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Creating an objective structured clinical examination for the internal medicine clerkship: pitfalls and benefits.

Authors
Type
Published Article
Journal
The American Journal of the Medical Sciences
0002-9629
Publisher
Elsevier
Publication Date
Volume
306
Issue
2
Pages
94–97
Identifiers
PMID: 8362898
Source
Medline
License
Unknown

Abstract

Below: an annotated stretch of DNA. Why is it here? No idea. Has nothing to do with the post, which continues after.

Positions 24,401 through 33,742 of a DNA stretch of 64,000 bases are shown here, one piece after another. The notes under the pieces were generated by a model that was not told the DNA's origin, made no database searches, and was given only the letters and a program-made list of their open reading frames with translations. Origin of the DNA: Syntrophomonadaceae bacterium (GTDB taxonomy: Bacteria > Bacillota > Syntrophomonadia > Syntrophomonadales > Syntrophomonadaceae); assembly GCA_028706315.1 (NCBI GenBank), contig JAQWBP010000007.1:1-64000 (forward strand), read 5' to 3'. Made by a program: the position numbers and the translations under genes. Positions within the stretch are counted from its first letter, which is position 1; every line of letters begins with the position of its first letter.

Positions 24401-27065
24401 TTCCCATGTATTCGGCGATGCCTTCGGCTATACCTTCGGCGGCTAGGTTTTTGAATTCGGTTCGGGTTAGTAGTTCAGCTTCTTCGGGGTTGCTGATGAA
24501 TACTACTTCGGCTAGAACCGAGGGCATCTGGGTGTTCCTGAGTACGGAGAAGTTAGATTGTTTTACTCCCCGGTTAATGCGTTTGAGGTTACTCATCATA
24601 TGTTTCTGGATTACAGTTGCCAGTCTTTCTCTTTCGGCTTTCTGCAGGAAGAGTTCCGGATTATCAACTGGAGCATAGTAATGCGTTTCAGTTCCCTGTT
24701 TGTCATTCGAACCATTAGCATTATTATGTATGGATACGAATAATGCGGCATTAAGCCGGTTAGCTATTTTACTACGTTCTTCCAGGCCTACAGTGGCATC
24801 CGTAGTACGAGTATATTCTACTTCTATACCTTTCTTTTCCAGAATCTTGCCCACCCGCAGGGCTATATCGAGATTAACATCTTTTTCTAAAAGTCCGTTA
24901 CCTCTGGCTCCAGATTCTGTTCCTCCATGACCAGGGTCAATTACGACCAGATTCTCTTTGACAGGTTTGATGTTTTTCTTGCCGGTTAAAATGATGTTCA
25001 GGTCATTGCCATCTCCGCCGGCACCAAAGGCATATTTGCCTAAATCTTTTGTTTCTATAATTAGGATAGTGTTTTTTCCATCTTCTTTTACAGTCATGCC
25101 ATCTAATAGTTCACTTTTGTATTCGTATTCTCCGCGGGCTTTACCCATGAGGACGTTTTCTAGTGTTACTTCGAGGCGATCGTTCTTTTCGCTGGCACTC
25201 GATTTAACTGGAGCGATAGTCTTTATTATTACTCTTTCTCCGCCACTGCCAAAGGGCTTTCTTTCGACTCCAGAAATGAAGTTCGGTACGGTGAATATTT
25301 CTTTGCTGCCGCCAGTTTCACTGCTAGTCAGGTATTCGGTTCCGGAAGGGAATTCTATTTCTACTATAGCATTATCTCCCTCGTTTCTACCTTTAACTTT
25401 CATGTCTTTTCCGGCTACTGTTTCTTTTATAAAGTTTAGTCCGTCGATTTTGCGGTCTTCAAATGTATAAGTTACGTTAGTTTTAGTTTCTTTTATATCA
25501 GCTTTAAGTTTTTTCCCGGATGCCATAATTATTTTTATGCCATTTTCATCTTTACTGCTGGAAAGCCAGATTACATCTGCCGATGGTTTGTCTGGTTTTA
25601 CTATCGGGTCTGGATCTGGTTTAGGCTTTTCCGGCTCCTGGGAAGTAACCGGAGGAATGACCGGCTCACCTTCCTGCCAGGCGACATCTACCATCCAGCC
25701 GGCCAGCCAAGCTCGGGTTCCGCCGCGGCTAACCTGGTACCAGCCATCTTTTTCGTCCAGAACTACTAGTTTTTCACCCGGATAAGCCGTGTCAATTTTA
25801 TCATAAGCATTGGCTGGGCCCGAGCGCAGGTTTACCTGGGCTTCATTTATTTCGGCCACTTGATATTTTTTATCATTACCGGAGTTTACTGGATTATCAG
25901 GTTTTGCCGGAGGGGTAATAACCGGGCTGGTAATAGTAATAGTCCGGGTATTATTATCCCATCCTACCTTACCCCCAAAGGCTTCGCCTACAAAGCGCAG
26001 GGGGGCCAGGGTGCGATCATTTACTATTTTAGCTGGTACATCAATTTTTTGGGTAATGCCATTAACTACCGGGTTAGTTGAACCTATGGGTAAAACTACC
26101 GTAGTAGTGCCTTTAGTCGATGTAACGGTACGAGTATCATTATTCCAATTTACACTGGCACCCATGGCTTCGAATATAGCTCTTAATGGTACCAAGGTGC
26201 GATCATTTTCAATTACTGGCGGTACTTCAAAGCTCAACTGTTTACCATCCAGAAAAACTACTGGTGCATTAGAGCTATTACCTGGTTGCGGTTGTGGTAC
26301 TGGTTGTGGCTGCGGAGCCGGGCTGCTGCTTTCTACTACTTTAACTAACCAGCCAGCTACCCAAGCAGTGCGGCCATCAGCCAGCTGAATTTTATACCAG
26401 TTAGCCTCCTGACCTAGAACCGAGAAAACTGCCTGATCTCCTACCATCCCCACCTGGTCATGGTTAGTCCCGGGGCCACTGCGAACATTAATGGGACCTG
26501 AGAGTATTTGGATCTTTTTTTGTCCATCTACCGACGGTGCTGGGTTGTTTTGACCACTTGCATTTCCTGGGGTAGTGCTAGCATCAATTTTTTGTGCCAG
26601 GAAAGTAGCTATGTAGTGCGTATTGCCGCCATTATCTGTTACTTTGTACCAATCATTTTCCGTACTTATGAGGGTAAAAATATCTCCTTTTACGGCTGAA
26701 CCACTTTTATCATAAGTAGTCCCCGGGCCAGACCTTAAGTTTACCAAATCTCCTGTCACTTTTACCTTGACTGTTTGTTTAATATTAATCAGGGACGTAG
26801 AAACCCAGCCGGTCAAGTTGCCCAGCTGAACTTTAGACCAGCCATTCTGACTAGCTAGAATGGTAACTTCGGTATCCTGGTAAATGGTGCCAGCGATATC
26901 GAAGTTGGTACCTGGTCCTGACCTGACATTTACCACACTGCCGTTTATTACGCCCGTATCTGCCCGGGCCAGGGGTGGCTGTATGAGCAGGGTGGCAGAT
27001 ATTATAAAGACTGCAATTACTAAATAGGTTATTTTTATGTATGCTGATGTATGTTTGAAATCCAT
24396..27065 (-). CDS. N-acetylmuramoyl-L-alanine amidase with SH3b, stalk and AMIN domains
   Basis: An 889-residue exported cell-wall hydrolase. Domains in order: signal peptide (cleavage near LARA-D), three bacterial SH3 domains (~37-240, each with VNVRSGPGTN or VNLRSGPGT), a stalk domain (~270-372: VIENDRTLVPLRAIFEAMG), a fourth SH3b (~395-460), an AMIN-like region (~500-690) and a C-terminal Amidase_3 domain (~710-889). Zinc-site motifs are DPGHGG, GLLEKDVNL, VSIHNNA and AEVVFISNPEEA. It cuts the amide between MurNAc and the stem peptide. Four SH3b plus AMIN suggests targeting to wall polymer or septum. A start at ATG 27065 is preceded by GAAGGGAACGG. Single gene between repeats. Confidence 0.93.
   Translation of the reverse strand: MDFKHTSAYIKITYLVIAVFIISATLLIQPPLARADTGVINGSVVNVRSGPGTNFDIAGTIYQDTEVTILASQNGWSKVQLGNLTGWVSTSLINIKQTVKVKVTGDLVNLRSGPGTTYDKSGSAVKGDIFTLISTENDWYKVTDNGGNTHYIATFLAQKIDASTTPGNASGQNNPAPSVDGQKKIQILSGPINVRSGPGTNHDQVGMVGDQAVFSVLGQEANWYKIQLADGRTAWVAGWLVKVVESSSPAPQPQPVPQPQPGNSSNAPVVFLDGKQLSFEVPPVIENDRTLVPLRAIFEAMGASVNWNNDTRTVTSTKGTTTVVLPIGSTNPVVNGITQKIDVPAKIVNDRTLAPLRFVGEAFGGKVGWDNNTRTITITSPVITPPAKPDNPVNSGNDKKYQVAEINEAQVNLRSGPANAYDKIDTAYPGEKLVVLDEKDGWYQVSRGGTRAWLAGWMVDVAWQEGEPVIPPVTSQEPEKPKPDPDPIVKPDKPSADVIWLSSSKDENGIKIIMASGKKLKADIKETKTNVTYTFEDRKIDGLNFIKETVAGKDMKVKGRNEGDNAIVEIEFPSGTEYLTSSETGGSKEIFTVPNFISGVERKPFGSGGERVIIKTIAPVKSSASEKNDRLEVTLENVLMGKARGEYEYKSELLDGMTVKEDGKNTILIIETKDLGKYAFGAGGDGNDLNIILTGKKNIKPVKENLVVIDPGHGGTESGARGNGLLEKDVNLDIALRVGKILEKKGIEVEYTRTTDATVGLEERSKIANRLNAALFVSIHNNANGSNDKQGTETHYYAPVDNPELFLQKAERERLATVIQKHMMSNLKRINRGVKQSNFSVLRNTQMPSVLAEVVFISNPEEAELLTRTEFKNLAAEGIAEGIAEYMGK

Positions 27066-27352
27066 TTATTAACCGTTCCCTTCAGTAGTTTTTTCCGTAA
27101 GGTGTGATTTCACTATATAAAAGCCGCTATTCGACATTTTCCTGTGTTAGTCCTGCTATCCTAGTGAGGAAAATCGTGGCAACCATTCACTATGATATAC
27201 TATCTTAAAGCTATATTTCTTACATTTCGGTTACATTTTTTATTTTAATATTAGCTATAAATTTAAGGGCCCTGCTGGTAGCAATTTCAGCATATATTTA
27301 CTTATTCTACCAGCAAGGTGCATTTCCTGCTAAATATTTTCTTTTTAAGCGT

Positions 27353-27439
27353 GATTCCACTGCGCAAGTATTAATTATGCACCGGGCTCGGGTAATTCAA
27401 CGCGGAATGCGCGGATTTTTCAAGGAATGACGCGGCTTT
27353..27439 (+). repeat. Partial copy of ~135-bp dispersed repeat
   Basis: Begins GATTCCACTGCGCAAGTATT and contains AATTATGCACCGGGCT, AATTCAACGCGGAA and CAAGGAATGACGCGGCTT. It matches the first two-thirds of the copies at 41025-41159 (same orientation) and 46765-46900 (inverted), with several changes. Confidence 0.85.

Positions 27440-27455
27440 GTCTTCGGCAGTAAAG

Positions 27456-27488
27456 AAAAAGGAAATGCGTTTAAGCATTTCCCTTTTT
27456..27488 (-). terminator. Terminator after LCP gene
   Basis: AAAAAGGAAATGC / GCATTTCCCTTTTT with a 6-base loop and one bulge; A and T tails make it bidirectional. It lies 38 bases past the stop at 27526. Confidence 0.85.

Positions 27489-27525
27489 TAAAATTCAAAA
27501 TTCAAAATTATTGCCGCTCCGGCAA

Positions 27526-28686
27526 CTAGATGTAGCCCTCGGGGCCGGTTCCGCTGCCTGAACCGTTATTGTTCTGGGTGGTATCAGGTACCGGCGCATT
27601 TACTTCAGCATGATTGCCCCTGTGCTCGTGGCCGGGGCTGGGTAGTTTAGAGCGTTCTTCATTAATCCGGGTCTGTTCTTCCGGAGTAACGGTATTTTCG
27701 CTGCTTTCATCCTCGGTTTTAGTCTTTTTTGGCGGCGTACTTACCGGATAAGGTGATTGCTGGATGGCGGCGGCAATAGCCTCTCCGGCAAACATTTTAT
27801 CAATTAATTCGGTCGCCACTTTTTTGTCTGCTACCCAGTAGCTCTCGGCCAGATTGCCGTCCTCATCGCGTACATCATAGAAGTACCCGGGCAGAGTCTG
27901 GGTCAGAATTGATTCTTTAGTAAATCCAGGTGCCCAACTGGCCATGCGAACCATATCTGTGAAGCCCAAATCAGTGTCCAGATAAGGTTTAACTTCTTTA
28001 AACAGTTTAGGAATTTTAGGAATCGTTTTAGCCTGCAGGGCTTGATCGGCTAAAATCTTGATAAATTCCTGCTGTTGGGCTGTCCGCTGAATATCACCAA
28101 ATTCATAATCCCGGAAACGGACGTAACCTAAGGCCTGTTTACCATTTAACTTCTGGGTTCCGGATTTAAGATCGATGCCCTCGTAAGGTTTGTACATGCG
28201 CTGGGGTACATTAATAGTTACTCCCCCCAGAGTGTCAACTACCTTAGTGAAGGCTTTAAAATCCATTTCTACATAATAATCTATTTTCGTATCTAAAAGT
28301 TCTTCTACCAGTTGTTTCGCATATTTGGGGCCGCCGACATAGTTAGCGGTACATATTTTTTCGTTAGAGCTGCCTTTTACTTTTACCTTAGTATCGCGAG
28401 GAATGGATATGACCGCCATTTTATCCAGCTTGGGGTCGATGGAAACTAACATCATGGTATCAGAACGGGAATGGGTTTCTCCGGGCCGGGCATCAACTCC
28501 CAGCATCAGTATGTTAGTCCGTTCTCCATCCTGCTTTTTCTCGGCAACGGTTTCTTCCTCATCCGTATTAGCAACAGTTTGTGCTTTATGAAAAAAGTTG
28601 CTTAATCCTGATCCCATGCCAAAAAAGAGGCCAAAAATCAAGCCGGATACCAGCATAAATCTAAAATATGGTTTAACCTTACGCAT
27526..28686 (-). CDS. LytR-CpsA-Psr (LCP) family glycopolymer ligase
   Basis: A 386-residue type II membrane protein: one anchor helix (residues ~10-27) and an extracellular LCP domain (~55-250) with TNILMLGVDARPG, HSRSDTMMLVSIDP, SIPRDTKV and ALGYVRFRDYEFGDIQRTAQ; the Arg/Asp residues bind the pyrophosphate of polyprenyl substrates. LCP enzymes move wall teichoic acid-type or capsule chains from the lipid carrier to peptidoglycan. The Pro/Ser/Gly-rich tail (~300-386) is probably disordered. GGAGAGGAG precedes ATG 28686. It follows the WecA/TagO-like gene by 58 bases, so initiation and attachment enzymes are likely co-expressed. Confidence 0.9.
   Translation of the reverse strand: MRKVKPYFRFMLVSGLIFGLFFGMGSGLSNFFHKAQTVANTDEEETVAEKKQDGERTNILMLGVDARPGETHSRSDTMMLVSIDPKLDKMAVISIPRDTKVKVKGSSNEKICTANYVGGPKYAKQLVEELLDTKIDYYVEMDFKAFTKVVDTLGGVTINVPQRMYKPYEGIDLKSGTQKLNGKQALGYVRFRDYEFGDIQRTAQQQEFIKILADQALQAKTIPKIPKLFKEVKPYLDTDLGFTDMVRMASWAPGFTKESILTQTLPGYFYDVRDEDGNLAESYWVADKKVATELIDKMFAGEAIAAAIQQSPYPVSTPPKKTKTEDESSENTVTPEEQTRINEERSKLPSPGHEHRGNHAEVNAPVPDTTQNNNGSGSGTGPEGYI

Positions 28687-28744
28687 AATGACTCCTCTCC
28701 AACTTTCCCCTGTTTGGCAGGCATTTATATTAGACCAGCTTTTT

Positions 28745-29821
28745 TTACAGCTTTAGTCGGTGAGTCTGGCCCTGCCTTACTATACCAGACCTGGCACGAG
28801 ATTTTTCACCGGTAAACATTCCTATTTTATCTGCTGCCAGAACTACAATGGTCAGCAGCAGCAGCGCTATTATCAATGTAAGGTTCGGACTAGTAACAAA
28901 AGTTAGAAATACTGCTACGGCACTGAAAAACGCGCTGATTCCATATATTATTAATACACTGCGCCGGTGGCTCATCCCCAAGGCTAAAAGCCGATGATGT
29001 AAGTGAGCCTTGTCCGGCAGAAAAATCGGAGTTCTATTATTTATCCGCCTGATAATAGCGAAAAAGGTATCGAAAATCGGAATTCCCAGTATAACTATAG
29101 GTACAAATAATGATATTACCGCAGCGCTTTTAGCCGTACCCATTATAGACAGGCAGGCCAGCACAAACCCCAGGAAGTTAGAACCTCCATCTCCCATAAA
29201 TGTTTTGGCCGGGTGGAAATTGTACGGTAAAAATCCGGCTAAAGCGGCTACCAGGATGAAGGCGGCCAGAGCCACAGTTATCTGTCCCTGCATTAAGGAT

The objective-structured clinical examination (OSCE) is a useful tool in evaluating clinical competence. Traditional clinical-evaluation measures have been criticized as arbitrary and lacking reliability, whereas written exams test primarily cognitive aspects. The OSCE focuses on learner actions rather than abstract knowledge and evaluates in a uniform fashion. A 15-station OSCE was created for an internal medicine junior clerkship, based on predetermined skill and content goals. The exams then were scored by a single, blinded reviewer, again in a predetermined fashion. The OSCE has been studied in terms of reliability, content validity, and construct validity. The exam has become accepted by the department and has guided the continuing curricular development. The OSCE is not designed to measure all the domains of a learner's educational process. However, when used in conjunction with other evaluating mechanisms, it provides an objective outcome measure of the medical education process.

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